opt for one player only in which case you are taken automatically to the next stage.
You are asked to enter names for all the players, and if you opt for the team game you’ll be asked for a team name as well as the individual player names. You’re then offered instructions for playing the game. (Chris Tarrant rambles on about stuff that you probably already know. Maybe worth a listen once, if you’re new to the game, but after that, I’d decline).
After that, away you go. You can offer answers by clicking the mouse on your choice or by using the corresponding keyboard letter A, B, C, or D. The same applies to using lifelines, click with your mouse or use the F1, F2, or F3 keys. Walk away is the W on your keyboard or a mouse click on the screen.
You can pause the game by using the Esc keyboard key. This facility brings up a sub menu allowing you to adjust volume, resume game play, re-start game play with your chosen options/player names still in tact, or return back to the main menu to start afresh or exit.
Who Wants To Be A Millionaire on the PC lacks the excitement of the show. In the early stages you just want to answer the questions but Chris Tarrant’s continual running commentary drags it out. Listening to him becomes annoying after a short while and there’s sadly no option to turn him off. (I tend to turn my speakers off but remember to put them back on if using the ‘Phone-A-Friend’ lifeline).
The graphic sequences are lacking, for example when you use the ‘Ask the Audience’ lifeline you get a quick view of the ’studio’ but all the seats are empty. As I suggested earlier, turn the graphics off altogether and then you are subjected to less time wasting visuals and the game play is speeded up a little.
I think after the hype of the TV programme, the game could never really live up to expectations but despite it’s fault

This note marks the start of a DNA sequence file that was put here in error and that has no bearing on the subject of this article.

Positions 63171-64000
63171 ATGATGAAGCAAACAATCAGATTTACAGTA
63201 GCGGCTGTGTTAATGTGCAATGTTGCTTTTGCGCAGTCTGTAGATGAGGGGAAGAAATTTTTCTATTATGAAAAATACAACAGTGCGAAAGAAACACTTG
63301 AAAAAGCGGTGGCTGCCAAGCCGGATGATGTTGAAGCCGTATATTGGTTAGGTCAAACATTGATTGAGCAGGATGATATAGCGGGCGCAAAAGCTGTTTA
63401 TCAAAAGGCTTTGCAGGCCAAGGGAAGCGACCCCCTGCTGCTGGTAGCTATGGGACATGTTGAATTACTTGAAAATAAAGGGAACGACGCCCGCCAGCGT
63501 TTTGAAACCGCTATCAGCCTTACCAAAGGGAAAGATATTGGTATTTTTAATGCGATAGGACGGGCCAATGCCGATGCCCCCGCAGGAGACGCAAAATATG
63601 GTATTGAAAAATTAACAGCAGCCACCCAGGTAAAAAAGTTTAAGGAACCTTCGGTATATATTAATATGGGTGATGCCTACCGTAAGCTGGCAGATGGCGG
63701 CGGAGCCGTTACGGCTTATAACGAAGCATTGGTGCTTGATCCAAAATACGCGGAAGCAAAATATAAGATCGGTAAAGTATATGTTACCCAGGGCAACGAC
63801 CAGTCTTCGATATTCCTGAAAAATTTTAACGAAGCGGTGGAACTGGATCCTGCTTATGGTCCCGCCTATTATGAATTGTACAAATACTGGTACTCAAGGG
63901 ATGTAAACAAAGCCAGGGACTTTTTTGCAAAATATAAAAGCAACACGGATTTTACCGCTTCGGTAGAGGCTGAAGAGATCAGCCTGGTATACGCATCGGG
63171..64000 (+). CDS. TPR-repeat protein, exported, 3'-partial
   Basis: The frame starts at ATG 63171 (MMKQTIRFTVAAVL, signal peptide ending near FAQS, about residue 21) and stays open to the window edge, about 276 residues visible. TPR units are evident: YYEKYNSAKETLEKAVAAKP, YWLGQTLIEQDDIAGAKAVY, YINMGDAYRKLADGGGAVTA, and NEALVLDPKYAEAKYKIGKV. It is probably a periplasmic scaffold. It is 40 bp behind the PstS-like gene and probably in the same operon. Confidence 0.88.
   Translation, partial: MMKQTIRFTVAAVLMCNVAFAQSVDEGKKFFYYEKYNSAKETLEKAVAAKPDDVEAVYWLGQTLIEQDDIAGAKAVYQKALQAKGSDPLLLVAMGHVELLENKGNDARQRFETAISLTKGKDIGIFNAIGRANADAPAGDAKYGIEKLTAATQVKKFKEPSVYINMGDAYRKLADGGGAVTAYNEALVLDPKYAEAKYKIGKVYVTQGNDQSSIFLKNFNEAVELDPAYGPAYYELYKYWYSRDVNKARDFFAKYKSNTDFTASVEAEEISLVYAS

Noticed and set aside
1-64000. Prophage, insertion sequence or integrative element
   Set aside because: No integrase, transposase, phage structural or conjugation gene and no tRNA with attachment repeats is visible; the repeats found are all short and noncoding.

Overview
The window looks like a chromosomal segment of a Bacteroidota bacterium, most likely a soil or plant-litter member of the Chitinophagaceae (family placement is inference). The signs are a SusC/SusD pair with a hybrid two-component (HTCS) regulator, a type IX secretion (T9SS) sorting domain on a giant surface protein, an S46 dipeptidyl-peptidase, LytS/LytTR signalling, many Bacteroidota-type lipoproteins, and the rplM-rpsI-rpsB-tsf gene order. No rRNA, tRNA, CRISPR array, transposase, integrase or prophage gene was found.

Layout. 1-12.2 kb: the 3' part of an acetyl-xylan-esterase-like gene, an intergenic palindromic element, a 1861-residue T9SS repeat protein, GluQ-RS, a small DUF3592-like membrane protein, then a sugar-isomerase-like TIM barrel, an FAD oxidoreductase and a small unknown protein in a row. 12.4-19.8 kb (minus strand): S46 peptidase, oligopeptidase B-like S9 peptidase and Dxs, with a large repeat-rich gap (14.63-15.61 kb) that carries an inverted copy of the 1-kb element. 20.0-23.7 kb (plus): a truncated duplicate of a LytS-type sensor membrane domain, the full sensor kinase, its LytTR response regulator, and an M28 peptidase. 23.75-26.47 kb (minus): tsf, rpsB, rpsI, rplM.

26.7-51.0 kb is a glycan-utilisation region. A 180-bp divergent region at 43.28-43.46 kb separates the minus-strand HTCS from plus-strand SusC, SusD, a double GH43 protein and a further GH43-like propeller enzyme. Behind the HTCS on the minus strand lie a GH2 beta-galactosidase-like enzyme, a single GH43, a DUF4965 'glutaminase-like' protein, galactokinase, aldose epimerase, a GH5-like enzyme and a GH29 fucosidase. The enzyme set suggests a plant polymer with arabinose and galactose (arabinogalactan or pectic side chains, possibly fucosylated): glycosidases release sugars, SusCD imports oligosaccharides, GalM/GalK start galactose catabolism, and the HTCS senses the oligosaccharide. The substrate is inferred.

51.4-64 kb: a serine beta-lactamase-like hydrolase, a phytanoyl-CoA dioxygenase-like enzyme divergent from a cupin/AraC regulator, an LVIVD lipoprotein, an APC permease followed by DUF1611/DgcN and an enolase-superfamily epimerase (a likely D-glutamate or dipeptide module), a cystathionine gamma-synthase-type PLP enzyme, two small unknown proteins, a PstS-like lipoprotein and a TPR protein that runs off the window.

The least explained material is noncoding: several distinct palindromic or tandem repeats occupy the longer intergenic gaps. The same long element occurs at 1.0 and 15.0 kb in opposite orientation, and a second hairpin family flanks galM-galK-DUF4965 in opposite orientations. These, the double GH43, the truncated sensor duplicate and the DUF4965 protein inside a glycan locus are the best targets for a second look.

s, I do enjoy it. I’m probably one of the few people with the game not to have achieved the big £1,000,000 win but there’s only so many questions, and once they start being repeated I’ll have my moment..... if I can remember the answers that is.
- Windows 95
- Pentium 166
- 16MB RAM
- 2MB video card (DX7 compliant)
- 70MB hard disk space
- DX7 compliant sound card
- Windows 95/98/2000
- DX7 and DXMEDIA installed
- PII 266
- 32MB RAM
- 4MB video card (DX compliant)
- 400MB hard disk space
- DX7 compliant sound card
Price varies dependant on individual retailers, but online you can purchase it for £16.99 (exc p&p) at www.uk.bol.com
Well, I hope that covers it all. To close, I’ll leave you with a few useless facts that I noted down during game play...
• Out of the 10 random phone friends, I have so far only come across 6... Sarah, Bill, Karen, Debbie, Steve, and Rob
- A massive 43% of the ‘audience’ thought that a boarding establishment for cats was a moggery!
• In the early rounds you are not always asked ‘Are you sure?‘ so make sure you hit the right button to avoid a rather embarrassing early exit.
- 12% of those asked to participate did not know that ‘mole’ is a term often given to someone who is a spy.
• Despite entering a player name, the winners cheque which you are shown at the £32,000 mark and above is made out to Player 1, 2, 3 or 4 rather than your chosen screen name.
- Out of the ‘audience’ 3% could not correctly identify London as the capital city of England!
I should explain that my reasoning for not recommending this game is mainly because there was a new version ’Who W
ants To Be A Millionaire 2nd Edition’ released in late september 2001. Although I don't own the new version it apparently adresses some of the main annoyances of the original - faster pace, better graphics and new questions. So, if you are interested, it’s probably worth getting the new version, available from www.amazon.co.uk for £19.99 (exc p&p).